Does Finance Outsourcing Solve the Problem?
By Clinton Jones on Mar 9, 2015
The cost of a finance function as a percentage of revenue is a metric many of us can understand. APQC recently conducted a survey that revealed top performers in the finance function enjoy a total cost of finance that is less than 1% of revenue.
While this percentage may not be meaningful to some organizations, (or those who don’t work in the finance function) it’s interesting to note that more than a quarter of the CFO’s surveyed consider this metric to be an important benchmark for their finance operations.
The reason of course is pretty clear; If the finance function spends more time in transaction processing than in decision support, or control and management activities, then the value of the finance function is diminished.
While a low percentage among top tier performers is good, it’s important to remember that this is generally only achieved by economies of scale.
Manpower is finance’s biggest cost
Research reveals that manpower costs represent the largest cost in the finance function, ranging from 64% per APQC to as high as 78%.
Organizations in Europe spend less on personnel compared to their peers in the rest of world, but more on outsourcing, systems, and overhead costs in the finance function.
A similar study by Robert Half – Financial Executives Research Foundation, entitled Benchmarking the Accounting & Finance Function: 2014 found that accounting and finance managers in the United States work an average of 47 hours per week, while non-management staff work 42 hours per week. In Canada, managers typically work 46 hours weekly, while non management staff work 40 hours per week.
8% of finance and accounting staff members in the United States are temporary or project workers, compared to 5% in Canada. Over half of the U.S. companies and two-thirds of the Canadian companies surveyed still manually reconcile accounts, which strains staff and resources.
In the US, 29% of companies report that they use temporary or project professionals. This number continues to rise as companies increase in size, rising to 76% at firms with $5 billion revenues or higher.
With labor costs representing such a significant proportion of overall finances and the cost of finance being a key performance indicator, it becomes obvious for many CFOs that the best way to keep costs down, and still meet the demands of business in terms of transaction volumes and decision support has to be through improvement of the systems.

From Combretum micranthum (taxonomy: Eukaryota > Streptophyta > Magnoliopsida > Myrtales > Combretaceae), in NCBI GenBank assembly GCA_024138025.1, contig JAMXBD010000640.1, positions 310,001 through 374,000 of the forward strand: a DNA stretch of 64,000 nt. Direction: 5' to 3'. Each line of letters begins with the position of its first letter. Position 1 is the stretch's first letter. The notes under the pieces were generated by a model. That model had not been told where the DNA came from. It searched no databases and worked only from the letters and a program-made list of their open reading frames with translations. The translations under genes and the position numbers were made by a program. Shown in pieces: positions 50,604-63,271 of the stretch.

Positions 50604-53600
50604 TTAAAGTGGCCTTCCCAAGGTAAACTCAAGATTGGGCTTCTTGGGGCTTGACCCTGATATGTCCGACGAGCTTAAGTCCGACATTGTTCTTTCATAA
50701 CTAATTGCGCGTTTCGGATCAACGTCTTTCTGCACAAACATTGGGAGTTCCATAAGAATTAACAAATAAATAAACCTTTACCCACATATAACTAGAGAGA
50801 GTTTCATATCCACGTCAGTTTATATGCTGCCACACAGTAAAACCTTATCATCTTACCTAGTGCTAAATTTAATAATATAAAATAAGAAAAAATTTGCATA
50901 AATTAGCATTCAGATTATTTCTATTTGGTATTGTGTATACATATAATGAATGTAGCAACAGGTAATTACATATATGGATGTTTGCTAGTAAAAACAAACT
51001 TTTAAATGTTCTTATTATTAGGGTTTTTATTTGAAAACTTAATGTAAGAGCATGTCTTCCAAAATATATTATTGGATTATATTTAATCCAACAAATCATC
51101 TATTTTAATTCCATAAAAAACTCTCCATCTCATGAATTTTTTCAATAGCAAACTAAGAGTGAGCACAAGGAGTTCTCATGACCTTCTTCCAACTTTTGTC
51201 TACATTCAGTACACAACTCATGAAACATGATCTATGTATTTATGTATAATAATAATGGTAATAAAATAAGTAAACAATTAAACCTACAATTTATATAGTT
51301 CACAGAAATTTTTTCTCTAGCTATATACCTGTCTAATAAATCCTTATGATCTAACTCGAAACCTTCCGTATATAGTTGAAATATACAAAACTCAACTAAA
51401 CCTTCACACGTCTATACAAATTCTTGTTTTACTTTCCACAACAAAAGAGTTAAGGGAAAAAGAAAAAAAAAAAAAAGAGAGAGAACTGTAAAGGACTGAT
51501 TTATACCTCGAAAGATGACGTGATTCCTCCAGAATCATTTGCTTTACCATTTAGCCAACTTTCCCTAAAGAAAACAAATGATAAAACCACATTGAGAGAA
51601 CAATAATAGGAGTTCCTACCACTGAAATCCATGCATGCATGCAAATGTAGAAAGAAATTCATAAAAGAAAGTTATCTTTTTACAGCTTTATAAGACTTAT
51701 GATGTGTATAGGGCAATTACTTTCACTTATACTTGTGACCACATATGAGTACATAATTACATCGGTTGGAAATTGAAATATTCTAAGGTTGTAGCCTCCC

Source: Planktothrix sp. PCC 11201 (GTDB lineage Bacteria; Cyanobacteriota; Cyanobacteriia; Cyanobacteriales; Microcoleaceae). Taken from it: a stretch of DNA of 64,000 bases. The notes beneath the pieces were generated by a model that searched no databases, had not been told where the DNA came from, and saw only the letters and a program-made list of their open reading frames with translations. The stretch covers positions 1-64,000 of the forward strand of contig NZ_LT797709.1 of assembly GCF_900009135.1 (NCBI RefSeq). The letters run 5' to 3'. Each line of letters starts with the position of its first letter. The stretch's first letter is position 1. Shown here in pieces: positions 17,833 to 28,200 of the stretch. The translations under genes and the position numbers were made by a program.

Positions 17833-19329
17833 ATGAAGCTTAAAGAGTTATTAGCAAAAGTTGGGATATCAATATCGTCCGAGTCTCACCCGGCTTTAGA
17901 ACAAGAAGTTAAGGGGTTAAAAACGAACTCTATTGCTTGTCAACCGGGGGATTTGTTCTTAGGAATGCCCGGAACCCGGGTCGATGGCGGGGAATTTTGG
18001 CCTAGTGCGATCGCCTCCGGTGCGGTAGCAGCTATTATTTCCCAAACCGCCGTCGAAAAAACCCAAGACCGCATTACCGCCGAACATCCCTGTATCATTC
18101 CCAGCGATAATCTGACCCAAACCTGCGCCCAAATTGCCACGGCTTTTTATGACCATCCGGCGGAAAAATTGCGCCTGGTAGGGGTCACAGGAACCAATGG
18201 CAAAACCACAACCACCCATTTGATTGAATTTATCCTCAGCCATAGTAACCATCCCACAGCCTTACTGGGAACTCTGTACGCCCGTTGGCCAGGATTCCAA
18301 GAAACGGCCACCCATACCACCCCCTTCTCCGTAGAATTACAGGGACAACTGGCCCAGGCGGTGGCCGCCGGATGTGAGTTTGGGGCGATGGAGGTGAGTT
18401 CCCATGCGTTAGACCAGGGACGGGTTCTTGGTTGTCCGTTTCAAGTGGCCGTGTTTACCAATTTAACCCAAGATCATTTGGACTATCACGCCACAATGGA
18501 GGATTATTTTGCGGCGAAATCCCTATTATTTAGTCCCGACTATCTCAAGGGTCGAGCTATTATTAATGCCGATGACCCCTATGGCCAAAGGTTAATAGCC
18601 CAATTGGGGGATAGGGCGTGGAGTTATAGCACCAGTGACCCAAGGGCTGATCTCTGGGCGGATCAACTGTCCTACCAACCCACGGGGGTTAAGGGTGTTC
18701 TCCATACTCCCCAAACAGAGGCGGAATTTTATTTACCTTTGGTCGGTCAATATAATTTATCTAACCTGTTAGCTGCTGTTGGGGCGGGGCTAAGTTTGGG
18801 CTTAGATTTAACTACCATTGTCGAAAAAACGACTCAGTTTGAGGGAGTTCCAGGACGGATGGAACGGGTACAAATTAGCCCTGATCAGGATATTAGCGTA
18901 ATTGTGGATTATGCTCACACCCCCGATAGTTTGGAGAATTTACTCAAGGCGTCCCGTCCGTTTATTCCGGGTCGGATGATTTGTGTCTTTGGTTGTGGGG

One way for finance leaders to constrain the cost of the finance function is to outsource transactional processes and utilize shared services.
Outsourcing simply shifts bad processes
Unfortunately when you outsource a faulty business process without process re-engineering or improving your systems, all you are effectively doing is moving the problem into the hands of a different team of resources. Ultimately the savings by outsourcing to labor with a lower cost per unit results in diminished business processes, increased data quality issues and degraded service levels.
One of the ways to alleviate this problem is to standardize and automate even the simplest processes. Winshuttle customers like the A.P. Moller–Maersk Group successfully reduce their document per cost, constrain their workforce size and improve their data quality by using Winshuttle to standardize data gathering in a structured and methodical way.
This approach not only enables them to manage their data more effectively, it also helps them to streamline processes, adhere to SLA’s and represent a higher value to the business.
Watch the interview below and read the case study to learn more about how your business can benefit from the advantages of Winshuttle’s software platform.
About the author
Clinton Jones is a Director for Finance Solutions Management at Winshuttle where he has worked since 2009. He is internationally experienced having worked on finance technologies and business process with a particular focus on integrated business solutions in Europe, the Middle East, Africa and North America. Clinton serves as a technical consultant on technology and quality management as it relates to data and process management and governance for finance organizations globally. Prior to Winshuttle he served as a Technical Quality Manager at SAP and with Microsoft in their Global Foundation Services group.
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